Think about it, computers in banks, hospitals, gov’t agencies are running insecure software which the vendor states it is scanning your computer. That alone is worrisome. EVEN MORE DANGEROUS, is that a hacker could gain access to the autoupdate feature and retrieve information from secure computers.

    Most firewalls autoconfigure to allow MS autoupdate to penetrate it.

    – everyone here is forgetting the Retail Stores, which are the front lines of the Switch campaign. A very high percentage of people (especially at the high profile ) stores are windows users. I am always amazed at how people are constantly speculating to this day on apple’s demise. It reminds me of the US vs japan business models last decade: some people just don’t get long-term thinking

  12. I would agree with all points made here (clever…), the Switch campaign was successful, even though I found it to be lame, to the degree that some people legitimately were made aware and actually switched platforms, others like myself purchased a Mac (first since my selling my G3 4 years ago) to complement other platforms, and if for no other reason than to put the Porche-type msg alluded to out to the public.

    But as cool and high quality as the Mac hardware is (except for that unrelenting mouse problem), I strongly agree that advertising must be produced showing OS X in action. The new G5 commercial is cute, but is just another novelty ad. It doesn�t show me anything, except top-end high-priced hardware sitting there. It isn�t going to sway anyone. Some other people here have already made the critical points: Apple should save all the high tech, gee wiz effects and produce ads that show productivity.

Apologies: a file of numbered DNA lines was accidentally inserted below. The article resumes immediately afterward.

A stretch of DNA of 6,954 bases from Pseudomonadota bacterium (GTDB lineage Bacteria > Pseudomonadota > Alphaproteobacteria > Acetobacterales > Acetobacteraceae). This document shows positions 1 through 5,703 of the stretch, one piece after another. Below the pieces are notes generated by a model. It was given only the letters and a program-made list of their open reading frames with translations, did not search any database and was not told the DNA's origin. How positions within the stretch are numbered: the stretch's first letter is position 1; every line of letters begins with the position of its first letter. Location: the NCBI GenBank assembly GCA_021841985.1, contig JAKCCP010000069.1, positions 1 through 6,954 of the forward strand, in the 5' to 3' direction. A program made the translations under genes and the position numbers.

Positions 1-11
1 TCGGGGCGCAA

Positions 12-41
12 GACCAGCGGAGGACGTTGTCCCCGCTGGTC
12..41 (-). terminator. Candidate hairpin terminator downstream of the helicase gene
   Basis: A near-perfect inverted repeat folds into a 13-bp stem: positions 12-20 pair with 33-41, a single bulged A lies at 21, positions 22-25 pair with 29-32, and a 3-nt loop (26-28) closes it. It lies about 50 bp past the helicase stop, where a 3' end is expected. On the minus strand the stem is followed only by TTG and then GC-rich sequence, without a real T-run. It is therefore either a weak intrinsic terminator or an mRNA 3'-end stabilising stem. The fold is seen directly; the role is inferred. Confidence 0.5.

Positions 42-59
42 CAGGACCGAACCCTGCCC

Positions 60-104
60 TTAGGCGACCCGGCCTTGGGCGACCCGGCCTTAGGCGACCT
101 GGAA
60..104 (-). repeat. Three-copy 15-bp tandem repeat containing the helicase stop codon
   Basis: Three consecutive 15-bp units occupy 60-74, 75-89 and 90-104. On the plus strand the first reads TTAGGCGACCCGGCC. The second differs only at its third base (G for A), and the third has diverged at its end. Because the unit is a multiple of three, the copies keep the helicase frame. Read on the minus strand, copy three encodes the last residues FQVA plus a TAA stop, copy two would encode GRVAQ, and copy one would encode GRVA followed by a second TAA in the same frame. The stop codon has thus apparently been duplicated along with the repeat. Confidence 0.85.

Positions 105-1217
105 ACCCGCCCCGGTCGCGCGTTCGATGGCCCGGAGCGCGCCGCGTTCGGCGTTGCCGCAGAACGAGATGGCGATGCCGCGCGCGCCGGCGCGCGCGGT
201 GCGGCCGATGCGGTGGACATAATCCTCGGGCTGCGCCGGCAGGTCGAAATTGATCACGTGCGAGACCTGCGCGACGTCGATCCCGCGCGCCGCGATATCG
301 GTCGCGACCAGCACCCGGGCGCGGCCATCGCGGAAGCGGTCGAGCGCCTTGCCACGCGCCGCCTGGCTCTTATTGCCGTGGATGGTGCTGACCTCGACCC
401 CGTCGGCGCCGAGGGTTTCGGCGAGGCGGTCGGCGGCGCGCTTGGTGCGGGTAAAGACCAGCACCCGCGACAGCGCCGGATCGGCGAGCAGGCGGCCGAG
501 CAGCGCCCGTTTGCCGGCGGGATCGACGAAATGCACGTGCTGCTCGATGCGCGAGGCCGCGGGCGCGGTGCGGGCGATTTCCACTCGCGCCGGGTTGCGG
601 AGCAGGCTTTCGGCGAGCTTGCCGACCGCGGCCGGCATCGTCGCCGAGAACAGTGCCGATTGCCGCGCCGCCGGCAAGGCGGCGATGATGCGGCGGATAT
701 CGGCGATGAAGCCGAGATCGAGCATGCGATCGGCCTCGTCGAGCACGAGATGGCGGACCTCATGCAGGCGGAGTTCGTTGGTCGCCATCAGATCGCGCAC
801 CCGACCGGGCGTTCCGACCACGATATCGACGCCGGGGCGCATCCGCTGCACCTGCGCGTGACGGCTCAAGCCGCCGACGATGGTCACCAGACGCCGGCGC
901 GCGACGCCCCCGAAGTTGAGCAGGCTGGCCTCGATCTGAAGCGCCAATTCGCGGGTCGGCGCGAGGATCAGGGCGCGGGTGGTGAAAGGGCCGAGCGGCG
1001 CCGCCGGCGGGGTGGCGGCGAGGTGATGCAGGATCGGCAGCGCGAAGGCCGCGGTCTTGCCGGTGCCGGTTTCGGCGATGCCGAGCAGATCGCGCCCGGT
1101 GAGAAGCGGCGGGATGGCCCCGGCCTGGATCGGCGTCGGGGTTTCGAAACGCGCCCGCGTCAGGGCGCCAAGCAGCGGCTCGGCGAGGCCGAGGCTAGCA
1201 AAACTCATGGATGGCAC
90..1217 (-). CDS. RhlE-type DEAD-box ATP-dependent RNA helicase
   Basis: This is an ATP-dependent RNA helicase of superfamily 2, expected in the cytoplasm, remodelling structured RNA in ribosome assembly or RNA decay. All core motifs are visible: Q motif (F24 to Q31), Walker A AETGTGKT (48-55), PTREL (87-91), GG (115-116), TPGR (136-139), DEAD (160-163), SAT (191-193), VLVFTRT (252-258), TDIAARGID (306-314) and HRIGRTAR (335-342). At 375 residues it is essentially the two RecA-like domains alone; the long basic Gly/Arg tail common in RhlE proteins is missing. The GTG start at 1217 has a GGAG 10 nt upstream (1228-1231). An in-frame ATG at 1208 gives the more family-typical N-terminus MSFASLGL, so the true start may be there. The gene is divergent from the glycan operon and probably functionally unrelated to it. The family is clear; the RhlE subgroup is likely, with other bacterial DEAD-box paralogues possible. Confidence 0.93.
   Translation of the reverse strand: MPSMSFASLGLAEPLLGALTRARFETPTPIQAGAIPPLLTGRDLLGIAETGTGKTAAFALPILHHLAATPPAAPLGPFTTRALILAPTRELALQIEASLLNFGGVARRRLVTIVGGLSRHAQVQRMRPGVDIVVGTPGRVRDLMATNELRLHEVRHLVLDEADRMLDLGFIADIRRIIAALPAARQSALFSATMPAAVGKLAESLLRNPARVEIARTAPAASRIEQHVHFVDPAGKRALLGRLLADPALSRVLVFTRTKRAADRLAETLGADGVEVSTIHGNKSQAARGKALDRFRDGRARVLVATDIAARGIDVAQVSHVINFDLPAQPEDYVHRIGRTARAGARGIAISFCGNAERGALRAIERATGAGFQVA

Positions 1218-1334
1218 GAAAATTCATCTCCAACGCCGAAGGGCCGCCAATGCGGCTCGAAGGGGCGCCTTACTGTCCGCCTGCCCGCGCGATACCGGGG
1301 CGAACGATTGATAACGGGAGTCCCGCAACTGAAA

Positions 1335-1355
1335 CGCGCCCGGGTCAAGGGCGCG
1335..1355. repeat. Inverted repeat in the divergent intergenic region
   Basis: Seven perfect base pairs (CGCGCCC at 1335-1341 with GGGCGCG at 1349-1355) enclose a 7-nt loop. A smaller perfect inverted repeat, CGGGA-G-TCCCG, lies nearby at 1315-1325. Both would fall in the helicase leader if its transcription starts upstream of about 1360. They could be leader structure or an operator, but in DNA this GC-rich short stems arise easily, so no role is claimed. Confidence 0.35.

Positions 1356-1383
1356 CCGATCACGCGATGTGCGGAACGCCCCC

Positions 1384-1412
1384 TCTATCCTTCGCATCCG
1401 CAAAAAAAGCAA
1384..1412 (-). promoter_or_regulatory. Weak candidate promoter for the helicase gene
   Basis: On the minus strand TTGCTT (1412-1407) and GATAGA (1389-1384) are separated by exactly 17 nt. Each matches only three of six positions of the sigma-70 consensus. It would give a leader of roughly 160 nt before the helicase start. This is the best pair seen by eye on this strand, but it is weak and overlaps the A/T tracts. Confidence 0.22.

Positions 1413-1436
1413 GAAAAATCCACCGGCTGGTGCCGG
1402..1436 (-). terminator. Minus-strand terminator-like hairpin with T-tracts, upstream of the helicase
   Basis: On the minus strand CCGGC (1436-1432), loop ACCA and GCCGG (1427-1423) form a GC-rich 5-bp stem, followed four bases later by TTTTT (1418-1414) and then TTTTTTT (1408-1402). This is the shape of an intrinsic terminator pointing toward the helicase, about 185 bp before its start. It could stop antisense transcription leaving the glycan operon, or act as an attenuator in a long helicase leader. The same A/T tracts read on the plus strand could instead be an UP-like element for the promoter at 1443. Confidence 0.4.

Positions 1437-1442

Show me things like I could see in the QuickTime movies on the website. I watched the original iMac movie over a dozen times and it was the demos within it of the iApps and the individual iApp product clips in action that brought me back. Work with some of the ideas contained in the clips of the other bundled software that is Mac specific � they�ve already got what they need right on their website! Put THAT in front of the unwashed masses. I like the idea mentioned of the Apple Store walk through. Show the Bluetooth possibilities. Show iTunes 4 and the Music Store; it�s got incredible support behind it right now. Show the ENTIRE package in action, not just the hardware and special effects.

  13. Maybe Apple should put some of their money in buying more time spots. I watch many of the popular season shows and I can count on my hands how many times I saw a switch commercial. I do agree that they need to SHOW the benefit of a Mac and not let some goofus talk about it.